[My recent post about the marketing of science and scientists lead to a longer discussion on facebook. I offered Marc Kuchner, author of the mentioned book "Marketing for Scientists" a place to present his point of view here. My questions are marked with B, his replies with M.]
B: Who is your book aimed at and why should they read it?
M: Most of my readers are postdocs and graduate students, but Marketing for Scientists is for anyone with a scientific bent who is interested in learning the techniques of modern marketing.
B: You are marketing marketing for scientists as a service to others. I like that and have to say this was the main reason I read your book. Can you expand?
M: I think scientists need better tools to compete today in the marketplace of ideas. Only one out of ten American adults can correctly describe what a "molecule" is. But everybody knows who Sarah Palin is. The climate change deniers understand marketing perfectly well.
B: The point of tenure is to free researchers from the need to serve others and allow them to follow their interests without being influenced by peer pressure, public pressure or financial pressure. I think this is essential for unbiased judgement and that marketing, regardless of whether you call it a service to others, negatively affects scientific objectivity and renders the process of knowledge discovery inefficient. Your advice is good advice for the individual but bad advice for the community. What do you have to say in your defense?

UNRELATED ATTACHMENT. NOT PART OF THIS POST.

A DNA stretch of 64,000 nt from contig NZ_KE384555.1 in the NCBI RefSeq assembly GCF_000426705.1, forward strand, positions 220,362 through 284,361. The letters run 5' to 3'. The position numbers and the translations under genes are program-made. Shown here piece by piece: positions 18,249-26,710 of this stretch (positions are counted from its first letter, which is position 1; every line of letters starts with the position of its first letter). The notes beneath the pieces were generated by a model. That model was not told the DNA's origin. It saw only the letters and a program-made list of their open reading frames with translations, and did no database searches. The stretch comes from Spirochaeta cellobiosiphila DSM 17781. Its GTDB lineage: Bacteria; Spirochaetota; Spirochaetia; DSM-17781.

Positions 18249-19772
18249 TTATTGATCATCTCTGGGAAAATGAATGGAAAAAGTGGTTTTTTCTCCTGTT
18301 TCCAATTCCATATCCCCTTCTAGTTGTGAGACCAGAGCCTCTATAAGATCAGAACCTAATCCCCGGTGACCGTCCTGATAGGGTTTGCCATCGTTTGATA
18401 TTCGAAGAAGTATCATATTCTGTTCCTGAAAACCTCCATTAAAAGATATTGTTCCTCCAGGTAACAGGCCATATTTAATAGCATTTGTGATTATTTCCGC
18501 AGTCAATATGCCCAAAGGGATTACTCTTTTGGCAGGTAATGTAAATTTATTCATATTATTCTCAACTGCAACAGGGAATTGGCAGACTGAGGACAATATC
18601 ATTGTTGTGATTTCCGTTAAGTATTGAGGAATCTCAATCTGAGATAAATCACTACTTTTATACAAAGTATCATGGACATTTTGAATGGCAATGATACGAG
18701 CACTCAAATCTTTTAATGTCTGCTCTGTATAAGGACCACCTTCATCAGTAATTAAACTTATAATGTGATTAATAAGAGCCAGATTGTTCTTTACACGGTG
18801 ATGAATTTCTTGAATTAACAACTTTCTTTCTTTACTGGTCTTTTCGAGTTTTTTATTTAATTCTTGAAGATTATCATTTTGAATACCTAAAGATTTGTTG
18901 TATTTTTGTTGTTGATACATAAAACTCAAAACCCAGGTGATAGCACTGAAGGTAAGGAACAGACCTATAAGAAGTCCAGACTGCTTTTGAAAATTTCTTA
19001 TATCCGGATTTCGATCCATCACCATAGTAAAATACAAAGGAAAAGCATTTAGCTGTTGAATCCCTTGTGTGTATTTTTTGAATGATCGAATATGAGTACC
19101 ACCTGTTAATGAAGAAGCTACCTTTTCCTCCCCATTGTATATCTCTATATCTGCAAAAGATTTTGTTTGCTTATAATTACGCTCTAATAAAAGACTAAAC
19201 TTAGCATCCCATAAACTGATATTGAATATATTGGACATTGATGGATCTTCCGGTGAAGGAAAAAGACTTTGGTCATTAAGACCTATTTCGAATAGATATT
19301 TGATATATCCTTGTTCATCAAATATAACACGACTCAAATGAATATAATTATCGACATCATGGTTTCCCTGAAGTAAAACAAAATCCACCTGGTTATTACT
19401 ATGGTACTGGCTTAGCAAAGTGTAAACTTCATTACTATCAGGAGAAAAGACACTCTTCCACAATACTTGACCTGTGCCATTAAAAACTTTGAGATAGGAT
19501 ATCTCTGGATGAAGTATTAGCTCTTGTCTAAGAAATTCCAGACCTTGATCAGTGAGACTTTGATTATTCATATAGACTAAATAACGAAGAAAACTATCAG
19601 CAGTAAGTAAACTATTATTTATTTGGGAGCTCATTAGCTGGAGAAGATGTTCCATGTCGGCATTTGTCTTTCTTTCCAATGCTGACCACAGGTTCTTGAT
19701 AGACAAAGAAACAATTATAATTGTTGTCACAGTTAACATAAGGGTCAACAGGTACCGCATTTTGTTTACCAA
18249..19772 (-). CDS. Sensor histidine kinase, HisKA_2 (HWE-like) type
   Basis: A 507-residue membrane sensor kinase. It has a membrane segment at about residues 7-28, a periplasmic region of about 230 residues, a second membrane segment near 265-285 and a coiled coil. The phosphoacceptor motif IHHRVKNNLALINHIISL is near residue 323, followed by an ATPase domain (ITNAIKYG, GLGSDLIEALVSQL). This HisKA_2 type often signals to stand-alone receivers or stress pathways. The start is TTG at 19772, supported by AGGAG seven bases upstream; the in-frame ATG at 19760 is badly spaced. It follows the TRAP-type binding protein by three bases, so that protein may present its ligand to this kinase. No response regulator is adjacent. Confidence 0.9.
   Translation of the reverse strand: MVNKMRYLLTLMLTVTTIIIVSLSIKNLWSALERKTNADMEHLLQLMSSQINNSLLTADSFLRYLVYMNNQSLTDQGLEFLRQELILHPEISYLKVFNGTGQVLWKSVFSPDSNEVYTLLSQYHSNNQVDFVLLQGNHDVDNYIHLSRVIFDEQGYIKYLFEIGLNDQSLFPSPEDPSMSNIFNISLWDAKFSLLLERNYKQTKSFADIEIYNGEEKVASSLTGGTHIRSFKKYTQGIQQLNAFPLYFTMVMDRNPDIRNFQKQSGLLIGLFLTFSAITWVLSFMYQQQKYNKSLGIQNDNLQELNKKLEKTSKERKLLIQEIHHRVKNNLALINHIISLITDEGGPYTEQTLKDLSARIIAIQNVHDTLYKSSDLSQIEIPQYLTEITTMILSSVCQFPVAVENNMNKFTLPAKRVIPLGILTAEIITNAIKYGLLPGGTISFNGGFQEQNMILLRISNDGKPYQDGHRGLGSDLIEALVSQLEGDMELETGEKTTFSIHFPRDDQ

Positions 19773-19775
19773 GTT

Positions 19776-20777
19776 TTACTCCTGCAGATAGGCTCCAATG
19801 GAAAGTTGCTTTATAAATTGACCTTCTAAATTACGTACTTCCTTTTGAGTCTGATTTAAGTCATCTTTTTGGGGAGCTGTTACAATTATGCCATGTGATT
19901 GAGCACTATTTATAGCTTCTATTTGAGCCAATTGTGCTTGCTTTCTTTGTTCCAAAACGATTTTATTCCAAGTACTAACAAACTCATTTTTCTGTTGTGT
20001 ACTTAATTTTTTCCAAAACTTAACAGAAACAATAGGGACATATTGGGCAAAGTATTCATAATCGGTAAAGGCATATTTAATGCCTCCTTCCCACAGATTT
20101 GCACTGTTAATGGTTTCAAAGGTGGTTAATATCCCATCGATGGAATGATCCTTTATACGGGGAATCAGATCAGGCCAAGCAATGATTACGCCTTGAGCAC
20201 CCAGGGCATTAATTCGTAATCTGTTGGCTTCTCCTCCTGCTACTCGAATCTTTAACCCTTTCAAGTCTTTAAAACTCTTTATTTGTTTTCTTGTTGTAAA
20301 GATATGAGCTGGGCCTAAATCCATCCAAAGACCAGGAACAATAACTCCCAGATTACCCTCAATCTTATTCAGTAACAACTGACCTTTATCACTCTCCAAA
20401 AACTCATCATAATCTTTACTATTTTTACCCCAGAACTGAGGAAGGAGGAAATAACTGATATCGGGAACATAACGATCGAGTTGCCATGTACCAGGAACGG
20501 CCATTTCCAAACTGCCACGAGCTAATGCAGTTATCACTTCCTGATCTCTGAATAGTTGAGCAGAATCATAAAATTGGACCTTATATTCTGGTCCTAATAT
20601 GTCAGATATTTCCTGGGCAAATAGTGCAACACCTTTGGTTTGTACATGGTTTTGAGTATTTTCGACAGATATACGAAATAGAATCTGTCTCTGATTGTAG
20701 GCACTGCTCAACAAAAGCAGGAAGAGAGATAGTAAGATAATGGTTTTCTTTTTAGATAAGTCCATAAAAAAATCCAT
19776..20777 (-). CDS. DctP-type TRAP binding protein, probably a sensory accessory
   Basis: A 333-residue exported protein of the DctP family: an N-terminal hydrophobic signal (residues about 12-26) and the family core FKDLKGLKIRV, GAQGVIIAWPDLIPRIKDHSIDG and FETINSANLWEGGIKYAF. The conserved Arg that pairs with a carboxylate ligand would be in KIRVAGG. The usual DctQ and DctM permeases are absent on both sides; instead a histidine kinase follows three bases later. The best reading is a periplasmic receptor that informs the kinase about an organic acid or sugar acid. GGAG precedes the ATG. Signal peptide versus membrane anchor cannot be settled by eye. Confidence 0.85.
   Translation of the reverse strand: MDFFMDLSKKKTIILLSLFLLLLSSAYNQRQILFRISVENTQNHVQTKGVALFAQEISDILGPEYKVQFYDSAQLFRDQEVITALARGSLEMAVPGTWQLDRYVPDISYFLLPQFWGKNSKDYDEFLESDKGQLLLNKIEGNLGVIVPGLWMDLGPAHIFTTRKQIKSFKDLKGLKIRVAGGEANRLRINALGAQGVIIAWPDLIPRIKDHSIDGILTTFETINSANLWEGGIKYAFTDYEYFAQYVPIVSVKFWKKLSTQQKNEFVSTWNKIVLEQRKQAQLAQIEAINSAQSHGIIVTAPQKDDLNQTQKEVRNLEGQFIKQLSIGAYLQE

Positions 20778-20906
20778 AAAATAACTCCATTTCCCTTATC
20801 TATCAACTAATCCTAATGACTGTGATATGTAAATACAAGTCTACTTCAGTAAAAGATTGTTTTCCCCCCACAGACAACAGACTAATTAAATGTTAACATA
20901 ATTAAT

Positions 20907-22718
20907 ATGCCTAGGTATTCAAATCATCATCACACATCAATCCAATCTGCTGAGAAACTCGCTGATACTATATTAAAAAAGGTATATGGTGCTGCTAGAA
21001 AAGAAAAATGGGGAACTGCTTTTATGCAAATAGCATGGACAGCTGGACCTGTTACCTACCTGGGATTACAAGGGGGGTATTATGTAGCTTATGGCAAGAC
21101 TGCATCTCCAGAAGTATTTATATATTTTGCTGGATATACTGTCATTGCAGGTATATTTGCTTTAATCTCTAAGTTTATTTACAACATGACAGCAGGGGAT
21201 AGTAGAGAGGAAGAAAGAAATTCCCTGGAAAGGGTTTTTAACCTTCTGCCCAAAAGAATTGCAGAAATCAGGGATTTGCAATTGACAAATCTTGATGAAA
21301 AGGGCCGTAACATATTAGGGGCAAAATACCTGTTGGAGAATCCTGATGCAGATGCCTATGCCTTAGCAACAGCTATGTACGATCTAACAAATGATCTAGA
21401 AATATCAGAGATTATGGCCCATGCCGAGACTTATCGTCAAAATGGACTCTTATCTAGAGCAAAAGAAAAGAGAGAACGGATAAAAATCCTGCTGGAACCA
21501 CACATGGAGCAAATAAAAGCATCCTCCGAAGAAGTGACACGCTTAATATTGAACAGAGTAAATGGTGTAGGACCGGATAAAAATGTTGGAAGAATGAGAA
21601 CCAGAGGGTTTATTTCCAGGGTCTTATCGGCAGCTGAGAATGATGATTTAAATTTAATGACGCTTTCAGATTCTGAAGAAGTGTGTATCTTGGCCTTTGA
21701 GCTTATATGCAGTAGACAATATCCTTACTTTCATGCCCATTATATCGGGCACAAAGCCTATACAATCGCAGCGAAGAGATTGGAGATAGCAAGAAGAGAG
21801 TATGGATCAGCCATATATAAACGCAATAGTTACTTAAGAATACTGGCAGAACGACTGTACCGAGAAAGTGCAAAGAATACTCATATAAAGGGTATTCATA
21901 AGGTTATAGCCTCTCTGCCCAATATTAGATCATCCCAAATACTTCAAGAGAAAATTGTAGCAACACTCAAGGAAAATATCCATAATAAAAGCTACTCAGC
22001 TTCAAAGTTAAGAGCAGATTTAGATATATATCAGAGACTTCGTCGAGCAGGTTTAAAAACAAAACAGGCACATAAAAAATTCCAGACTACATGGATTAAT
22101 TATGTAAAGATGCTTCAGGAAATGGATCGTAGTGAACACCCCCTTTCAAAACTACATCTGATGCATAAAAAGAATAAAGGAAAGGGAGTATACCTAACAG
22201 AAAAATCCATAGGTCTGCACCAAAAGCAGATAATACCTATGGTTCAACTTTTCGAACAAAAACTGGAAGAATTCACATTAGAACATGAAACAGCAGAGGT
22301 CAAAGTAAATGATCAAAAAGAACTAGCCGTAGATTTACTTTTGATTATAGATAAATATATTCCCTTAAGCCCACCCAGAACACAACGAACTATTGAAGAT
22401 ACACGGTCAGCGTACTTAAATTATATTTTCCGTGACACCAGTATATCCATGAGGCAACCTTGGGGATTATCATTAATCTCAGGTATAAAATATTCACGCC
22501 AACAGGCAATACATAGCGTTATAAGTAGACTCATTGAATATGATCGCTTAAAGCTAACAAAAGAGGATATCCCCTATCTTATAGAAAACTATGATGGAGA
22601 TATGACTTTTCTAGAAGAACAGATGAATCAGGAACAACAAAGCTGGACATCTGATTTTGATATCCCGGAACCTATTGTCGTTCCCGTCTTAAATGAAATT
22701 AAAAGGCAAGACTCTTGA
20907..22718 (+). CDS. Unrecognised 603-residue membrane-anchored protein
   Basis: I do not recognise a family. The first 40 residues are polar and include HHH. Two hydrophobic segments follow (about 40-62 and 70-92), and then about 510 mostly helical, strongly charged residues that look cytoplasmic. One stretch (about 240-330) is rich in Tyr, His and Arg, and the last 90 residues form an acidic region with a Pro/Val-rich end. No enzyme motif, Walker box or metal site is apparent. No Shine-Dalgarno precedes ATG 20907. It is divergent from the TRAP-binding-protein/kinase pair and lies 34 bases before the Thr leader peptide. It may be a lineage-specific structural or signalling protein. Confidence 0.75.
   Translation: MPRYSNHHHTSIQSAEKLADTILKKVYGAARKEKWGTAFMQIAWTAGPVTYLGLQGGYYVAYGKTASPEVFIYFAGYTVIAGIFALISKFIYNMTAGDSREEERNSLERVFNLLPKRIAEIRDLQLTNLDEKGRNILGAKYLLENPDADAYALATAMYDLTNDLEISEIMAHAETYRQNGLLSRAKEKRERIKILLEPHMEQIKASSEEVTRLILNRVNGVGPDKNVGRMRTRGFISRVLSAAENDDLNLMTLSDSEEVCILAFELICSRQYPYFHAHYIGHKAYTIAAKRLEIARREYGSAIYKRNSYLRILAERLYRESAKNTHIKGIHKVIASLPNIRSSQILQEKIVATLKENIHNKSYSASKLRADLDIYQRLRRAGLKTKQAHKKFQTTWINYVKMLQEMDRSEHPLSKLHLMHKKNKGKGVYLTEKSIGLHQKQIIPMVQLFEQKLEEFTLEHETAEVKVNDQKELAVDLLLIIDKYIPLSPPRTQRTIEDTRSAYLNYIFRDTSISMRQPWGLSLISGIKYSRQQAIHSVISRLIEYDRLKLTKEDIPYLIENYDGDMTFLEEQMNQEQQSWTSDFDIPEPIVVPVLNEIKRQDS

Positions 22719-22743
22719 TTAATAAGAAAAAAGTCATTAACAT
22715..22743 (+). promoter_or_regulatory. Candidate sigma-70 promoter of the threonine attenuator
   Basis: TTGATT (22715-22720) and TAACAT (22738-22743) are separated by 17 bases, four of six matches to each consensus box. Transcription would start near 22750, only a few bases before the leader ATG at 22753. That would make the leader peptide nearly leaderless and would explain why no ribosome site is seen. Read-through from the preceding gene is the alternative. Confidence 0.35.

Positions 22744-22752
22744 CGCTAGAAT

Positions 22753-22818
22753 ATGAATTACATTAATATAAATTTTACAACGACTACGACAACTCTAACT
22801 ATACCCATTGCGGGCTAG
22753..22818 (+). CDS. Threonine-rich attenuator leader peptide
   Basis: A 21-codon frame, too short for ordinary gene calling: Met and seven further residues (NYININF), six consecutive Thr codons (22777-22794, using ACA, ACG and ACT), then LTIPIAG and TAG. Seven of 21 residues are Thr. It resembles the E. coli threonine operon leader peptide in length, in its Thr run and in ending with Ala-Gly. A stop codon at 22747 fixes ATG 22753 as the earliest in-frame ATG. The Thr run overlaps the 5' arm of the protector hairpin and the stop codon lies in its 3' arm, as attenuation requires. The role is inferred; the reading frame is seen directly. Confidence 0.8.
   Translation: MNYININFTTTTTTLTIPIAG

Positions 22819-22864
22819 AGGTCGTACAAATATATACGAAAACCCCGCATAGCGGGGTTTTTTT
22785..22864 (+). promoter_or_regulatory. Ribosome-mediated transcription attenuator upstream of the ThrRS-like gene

Our community already uses marketing. Every proposal you submit, every scientific paper you write, and every presentation you give is a piece of marketing. But sometimes we scientists aren’t clear with ourselves that we are in fact marketing our work. We call it “networking” or “communication” or “grantsmanship” or what have you, hiding the true nature of our efforts. So first I like to peel back the taboos, take off the white gloves and take an honest look at the marketing we scientists already do.
Then I want every scientist to learn how to do it better—to learn how to use the latest and greatest marketing techniques. If you picture our community as competing only with each other for a fixed slice of the pie then of course you could get the impression that there’s nothing to be gained by improving our marketing savvy. But the science pie is not fixed. In America, it’s shrinking! We scientists need to update our marketing skills to widen the impact of science as a whole. That’s good for the whole community.
B: I am afraid that marketing and advertising will erode the public's trust in science and scientists and that this is already happening. Do you not share my concerns?
Indeed, nobody likes billboards and commercials. But the practice of marketing has changed since the era of Mad Men. I try to teach scientists how modern marketing means co-creating with the customer, being receptive to feedback, and being open and honest. Those are values that scientists have always had, values that build trust in today’s new companies (think Google, Apple, TOMS shoes). These values can help rebuild the public’s trust in science.
B: Are you available for seminars and how can people reach you?
Thanks, Sabine! For more information about the Marketing for Scientists book and the Marketing for Scientists workshops, go to www.marketingforscientists.com or email me at firstname.lastname@example.org